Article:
Ask Dr. Job’s chief contributor, Sandra Pesmen, is a member of the Chicago Journalism Hall of Fame and author of “DR. JOB’s Complete Career Guide.”

Winner of several journalism awards, Pesmen is a graduate of the University of Illinois Media College at Urbana, and is listed in several Who’s Who editions. She also has been Corporate Features Editor of Crain Communications Inc., founding Features Editor of Crain’s Chicago Business and a reporter/features writer for The Chicago Daily News.

For information on partnering with, please contact us.

Get Ready for Biz Turnaround


It all looks like a brighter tomorrow is coming. So what can you do to get your business in gear for some profits too.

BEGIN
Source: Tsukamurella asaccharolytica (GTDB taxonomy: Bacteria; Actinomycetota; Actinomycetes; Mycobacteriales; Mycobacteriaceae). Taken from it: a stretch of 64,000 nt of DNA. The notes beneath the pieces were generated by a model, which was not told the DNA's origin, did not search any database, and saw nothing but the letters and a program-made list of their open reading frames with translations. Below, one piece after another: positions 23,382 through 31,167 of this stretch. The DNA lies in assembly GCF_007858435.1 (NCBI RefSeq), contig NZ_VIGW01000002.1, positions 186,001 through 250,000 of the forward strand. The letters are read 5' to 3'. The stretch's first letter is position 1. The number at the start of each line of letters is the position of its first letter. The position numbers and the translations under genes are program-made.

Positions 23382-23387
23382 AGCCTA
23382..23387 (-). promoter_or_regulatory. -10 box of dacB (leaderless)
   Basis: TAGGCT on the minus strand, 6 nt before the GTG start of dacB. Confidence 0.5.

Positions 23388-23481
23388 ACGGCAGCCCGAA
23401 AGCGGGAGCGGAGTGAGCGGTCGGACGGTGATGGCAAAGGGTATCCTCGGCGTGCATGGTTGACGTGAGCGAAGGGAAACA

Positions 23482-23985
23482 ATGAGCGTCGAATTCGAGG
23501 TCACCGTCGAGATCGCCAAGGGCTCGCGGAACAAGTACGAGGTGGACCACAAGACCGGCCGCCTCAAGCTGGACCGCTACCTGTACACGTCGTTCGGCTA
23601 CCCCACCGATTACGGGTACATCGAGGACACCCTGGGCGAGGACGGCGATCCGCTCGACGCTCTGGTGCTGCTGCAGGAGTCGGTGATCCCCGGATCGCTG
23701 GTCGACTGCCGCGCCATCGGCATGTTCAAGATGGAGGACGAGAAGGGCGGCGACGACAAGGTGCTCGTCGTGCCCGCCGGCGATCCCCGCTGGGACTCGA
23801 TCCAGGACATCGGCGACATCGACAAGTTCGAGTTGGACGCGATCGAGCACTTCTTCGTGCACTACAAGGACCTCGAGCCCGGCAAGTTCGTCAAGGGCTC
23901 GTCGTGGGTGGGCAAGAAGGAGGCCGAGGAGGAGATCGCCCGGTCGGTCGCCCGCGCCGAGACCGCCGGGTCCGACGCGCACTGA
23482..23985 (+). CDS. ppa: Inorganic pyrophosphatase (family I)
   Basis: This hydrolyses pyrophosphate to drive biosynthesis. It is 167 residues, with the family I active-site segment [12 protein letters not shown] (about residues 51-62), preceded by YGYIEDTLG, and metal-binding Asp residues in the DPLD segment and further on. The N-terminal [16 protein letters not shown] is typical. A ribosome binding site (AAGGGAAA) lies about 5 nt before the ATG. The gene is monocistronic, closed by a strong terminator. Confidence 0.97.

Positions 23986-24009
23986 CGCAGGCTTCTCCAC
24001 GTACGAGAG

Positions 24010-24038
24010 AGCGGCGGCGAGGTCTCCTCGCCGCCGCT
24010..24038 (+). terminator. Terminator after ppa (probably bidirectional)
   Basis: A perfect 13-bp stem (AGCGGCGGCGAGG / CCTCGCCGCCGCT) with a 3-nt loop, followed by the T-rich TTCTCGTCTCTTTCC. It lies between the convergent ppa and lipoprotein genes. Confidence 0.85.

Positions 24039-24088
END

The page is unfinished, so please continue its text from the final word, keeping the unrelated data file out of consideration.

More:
Even if you're just running a small operation from a home office alone or with a few part-timers, you still can do a few things to make improvements in your bottom line.

Some suggestions come from Bill McBean, author of  The Facts of Business Life: What Every Successful Business Owner Knows That You Don't. 

 "When you run a business, there are always some certainties as you look into the future," says McBean. "As February becomes March, March becomes April, and so on, you know your best competitors will work to become better. You know your customers will demand more. You know you'll have to work smarter and harder every day to improve your bottom line. You should also know that this year brings with it new taxation and new regulations that may add expenses and affect the way you operate your business. And of course, you face the usual headaches and worries that come with the day-to-day business of running a business."